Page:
How Much Time Should Employees Spend Sitting?

sitting down

New UK research shows employers the recommendations on how long staff should spending sitting down in the workplace. A study by Active Working CIC published in the British Journal of Sports Medicine states people should try to spend around two hours a day standing up during working hours.

Data quoted within the research paper suggests that on average office workers spend up to 75 per cent of the day sitting, with more than half of that lasting 30mins or more. This sedentary behaviour is common in a vast array of jobs, with many workers spending their days tied to a computer screen. Even common tasks like getting up to get documents from filing cabinets are being eradicated as employees can do more without having to leave their workstations.

The health impacts of leading a sedentary lifestyle are well-publicised, with the onset of conditions such as obesity, diabetes and heart disease increasing due to lack of movement.

What counts towards the “standing” goal?

Though the experts recommend standing for two hours a day, this doesn’t necessarily mean it all has to occur at once. These periods of standing or walking can include anything from getting up to visit to WC, to taking a walk at lunchtime or even simply getting a drink from the water cooler. Anything that breaks up long stretches of time spent sat in a chair counts towards the goal.

However, two hours of standing is actually only the first step. In fact, the researchers long-term recommendations include a goal of four hours of standing in a working day, or around half of the time employees spend at work.

How to encourage standing at work

Workplaces can encourage periods of standing in the workplace by helping employees to understand the benefits of getting out of the chair. Technology is enabling even phone-based employees to be more mobile with cordless handsets and headsets that allow staff to move around more easily. There are also sit-to-stand desk solutions which enable workers to increase the height of their desk to a standing height while working.

Other businesses may choose to encourage active living with health, wellbeing and exercise groups at breaks or lunchtimes, getting staff on-the-go at available opportunities.

Improving the health and wellbeing of your staff all adds up to happier, healthier, more productive employees who take less time off sick – and that’s just good for business.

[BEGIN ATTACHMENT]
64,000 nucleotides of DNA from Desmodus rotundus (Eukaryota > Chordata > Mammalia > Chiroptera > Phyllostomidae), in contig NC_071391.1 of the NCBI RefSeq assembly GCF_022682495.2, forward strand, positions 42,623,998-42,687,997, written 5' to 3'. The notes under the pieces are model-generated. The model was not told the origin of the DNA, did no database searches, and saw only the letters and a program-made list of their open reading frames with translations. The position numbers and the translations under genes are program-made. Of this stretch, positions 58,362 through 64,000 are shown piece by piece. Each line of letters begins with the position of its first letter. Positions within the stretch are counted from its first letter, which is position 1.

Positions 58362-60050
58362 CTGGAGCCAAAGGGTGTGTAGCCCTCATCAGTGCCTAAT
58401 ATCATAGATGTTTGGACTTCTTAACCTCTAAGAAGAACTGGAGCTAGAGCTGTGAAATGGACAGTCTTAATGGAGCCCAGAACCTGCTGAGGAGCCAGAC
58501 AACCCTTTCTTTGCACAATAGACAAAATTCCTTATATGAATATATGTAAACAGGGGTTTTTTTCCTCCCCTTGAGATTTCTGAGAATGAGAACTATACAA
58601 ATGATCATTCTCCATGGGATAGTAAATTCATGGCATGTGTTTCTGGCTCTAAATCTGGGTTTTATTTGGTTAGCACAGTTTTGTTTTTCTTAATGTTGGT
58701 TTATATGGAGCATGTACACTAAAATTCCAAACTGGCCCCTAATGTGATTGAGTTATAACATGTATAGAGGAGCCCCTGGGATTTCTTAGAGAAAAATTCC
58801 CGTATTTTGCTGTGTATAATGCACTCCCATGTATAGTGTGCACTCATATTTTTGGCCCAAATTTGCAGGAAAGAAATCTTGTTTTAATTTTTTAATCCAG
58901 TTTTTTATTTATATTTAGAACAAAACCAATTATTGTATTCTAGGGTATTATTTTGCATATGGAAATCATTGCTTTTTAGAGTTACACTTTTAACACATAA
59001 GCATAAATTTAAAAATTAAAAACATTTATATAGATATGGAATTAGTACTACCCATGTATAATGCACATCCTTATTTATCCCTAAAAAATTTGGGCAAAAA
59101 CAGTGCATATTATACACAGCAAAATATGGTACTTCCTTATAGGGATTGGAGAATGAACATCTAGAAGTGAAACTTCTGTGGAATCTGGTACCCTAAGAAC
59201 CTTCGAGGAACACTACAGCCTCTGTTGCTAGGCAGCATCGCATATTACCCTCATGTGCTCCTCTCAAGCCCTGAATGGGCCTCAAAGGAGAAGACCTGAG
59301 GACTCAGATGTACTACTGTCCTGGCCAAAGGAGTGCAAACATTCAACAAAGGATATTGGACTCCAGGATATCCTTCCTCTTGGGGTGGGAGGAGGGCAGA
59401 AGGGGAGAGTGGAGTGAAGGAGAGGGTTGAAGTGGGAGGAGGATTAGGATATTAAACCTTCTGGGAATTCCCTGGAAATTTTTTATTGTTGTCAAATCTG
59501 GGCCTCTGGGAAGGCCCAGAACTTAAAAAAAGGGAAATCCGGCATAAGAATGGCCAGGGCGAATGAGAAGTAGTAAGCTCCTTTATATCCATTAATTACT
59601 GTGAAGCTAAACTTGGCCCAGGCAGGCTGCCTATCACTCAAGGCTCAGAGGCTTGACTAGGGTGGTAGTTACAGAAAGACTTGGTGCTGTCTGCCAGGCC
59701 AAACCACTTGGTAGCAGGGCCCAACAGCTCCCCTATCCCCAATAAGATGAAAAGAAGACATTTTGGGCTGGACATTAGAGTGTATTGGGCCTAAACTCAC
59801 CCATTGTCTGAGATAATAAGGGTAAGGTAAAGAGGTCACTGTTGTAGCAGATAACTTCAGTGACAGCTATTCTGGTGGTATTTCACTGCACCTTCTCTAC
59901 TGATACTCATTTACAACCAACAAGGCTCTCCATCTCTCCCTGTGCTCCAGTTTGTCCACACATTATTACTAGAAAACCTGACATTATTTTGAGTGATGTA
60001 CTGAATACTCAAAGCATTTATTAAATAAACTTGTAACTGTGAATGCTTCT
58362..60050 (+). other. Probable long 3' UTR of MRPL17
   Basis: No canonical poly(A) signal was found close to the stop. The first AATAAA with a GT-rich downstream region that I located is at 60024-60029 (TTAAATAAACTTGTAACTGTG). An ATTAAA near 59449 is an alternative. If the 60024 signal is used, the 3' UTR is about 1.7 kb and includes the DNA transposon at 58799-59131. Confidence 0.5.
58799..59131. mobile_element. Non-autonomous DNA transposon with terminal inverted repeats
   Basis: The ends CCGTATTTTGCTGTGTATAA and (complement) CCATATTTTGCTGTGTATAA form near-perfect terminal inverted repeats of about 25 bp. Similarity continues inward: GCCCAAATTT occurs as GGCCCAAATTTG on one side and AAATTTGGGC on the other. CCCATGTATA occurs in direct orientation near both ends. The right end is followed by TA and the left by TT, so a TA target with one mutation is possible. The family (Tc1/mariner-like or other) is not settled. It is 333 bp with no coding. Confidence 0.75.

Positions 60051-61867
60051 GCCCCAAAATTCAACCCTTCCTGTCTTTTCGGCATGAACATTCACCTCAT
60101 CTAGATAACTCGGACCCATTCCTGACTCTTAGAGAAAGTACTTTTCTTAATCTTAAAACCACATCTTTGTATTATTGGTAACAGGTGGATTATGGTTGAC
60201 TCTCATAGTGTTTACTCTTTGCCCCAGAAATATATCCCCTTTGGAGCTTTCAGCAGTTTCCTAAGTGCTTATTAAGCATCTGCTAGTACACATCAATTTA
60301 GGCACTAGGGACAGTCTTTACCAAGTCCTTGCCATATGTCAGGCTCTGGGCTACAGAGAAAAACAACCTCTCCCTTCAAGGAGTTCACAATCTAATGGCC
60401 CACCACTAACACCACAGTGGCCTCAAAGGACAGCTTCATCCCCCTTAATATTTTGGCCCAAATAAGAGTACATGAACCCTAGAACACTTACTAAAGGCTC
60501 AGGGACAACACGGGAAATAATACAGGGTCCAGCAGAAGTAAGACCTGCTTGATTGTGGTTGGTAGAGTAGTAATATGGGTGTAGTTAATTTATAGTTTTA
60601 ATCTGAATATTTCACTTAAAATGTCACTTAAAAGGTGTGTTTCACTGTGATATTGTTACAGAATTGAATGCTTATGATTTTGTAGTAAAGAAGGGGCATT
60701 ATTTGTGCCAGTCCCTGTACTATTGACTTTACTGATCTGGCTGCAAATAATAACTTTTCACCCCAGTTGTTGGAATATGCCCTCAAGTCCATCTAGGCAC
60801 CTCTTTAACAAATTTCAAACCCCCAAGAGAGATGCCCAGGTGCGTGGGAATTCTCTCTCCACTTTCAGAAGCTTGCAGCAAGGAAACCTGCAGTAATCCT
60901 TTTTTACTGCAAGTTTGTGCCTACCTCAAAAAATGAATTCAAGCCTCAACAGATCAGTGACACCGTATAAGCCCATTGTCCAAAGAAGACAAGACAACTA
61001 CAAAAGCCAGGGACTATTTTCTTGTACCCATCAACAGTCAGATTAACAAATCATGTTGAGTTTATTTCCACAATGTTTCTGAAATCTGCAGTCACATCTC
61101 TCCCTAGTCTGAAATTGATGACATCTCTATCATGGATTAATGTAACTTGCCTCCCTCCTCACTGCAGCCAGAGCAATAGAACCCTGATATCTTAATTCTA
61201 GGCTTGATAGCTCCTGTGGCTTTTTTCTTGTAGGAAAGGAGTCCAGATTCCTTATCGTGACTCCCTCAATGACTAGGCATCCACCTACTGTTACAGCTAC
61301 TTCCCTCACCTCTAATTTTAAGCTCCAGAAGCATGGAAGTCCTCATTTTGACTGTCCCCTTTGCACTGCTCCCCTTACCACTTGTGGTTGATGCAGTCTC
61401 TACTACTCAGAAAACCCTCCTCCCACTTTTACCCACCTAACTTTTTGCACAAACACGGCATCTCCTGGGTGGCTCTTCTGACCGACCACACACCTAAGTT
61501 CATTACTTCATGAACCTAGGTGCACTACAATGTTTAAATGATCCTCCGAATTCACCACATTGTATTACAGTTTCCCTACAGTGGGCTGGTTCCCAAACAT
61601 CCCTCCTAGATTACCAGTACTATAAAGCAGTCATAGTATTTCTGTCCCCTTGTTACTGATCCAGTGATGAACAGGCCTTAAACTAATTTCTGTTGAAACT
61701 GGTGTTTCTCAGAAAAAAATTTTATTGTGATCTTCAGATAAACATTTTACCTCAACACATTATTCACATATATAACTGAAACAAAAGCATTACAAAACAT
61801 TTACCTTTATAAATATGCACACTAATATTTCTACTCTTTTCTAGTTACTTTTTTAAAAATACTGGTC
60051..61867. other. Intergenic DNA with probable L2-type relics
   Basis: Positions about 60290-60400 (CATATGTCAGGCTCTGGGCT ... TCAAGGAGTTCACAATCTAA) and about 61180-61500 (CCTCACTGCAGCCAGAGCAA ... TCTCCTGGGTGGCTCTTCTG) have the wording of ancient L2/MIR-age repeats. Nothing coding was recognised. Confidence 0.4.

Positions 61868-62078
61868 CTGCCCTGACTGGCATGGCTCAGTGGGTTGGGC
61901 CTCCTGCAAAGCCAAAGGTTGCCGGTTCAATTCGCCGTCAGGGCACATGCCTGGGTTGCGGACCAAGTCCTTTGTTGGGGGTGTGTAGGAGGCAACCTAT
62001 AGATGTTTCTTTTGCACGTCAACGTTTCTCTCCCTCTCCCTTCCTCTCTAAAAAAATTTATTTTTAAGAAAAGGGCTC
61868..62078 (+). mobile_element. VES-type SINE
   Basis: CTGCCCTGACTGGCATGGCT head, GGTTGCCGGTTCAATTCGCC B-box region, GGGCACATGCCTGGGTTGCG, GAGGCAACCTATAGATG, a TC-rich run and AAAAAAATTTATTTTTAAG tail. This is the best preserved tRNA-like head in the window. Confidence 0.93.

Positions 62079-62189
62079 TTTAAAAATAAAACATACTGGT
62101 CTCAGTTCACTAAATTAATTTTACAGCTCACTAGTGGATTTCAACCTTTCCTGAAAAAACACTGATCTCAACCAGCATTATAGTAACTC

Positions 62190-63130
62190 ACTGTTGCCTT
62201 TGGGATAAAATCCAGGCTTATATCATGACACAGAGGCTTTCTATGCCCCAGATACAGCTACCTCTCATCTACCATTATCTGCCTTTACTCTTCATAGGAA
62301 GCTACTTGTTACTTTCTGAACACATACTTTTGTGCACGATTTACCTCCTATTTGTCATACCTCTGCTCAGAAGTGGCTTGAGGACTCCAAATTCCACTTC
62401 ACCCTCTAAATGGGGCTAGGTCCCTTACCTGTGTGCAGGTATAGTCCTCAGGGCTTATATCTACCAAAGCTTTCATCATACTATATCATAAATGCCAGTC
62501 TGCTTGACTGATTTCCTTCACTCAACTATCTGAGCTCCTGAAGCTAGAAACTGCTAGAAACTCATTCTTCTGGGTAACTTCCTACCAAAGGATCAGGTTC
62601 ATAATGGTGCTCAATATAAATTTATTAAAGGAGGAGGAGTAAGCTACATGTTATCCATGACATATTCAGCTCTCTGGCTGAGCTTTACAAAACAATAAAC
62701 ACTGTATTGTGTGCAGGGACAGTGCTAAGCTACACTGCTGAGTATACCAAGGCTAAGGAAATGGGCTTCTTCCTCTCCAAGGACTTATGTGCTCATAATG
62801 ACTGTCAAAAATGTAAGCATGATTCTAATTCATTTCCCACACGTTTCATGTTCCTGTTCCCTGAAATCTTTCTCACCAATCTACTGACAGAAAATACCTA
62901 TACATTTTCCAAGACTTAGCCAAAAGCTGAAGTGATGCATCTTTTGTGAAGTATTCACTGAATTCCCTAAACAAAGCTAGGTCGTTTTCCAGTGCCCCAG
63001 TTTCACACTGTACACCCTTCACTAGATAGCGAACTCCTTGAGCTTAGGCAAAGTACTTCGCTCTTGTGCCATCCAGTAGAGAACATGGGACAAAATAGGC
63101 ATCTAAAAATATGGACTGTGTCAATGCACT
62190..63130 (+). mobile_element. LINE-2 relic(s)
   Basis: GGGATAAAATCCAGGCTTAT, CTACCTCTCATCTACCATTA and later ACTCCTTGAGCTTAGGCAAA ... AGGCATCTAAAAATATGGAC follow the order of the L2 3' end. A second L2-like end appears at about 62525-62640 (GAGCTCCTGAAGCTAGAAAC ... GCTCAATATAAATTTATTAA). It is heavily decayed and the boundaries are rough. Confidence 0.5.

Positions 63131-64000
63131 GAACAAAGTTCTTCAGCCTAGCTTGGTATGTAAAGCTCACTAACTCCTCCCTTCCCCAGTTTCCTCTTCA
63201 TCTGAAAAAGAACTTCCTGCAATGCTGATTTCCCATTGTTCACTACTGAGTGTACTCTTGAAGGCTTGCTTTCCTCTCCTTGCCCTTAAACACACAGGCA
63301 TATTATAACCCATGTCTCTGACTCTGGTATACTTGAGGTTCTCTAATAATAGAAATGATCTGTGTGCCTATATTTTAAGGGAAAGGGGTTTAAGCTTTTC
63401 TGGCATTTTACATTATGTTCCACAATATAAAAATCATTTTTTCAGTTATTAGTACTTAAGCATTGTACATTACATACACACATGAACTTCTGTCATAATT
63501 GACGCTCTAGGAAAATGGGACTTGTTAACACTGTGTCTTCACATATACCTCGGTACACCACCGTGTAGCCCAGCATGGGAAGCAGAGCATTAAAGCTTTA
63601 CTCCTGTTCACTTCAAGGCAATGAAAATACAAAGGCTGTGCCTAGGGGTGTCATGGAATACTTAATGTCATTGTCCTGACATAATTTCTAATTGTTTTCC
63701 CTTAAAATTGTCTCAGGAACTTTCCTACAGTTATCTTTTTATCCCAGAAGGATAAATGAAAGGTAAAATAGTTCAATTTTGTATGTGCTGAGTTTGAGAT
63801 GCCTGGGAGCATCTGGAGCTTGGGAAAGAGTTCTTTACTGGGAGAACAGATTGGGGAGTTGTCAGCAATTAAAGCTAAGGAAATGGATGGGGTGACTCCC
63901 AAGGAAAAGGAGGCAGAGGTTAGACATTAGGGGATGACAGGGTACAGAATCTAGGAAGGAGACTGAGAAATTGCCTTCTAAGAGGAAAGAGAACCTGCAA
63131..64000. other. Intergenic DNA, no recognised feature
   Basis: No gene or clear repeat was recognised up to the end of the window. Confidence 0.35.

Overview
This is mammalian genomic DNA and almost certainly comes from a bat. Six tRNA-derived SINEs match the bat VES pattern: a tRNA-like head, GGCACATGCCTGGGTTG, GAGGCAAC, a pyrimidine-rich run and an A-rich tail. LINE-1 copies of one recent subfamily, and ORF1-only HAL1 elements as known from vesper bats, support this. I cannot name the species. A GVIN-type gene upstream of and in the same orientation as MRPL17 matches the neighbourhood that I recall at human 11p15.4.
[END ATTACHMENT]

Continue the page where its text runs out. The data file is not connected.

Stress May Cause Weight Gain, Study Suggests

A study of women has shown that stress can slow metabolism and lead to weight gain. Fifty-eight women were surveyed as part of the research by Ohio State University.

The study asked the women about their stress levels on the previous day, before giving them a meal of 930 calories and 60 grams of fat. Researchers then measured how long it took for the women to burn off the calories.

The results showed that women who’d been party to stressful events during the previous day struggled to burn off as many calories as the stress-free women. In fact, stress-free women burned 104 more calories than those who had one or more stressful events occur in the previous 24 hours.

This indicates that stress could add up to increases in weight of around 11 pounds every year.

In addition, stressed women had higher levels of insulin, which also contributes to fat storage.

Stress can cause a whole host of problems, both mental and physical – and this study suggests that there is a connection between stress and weight gain. Being overweight can increase the likelihood of developing a range of illness and disease including cancer, diabetes and heart disease.

Although it is impossible to avoid everything that may cause stress, especially at work, it is imperative that employers look for ways to tackle stress within the workforce. Stress is a real cause of absenteeism in the workplace, and this can have a real impact on your business’ bottom line.

OHBM can help you to cultivate a healthier, more productive workforce. Talk to the team today.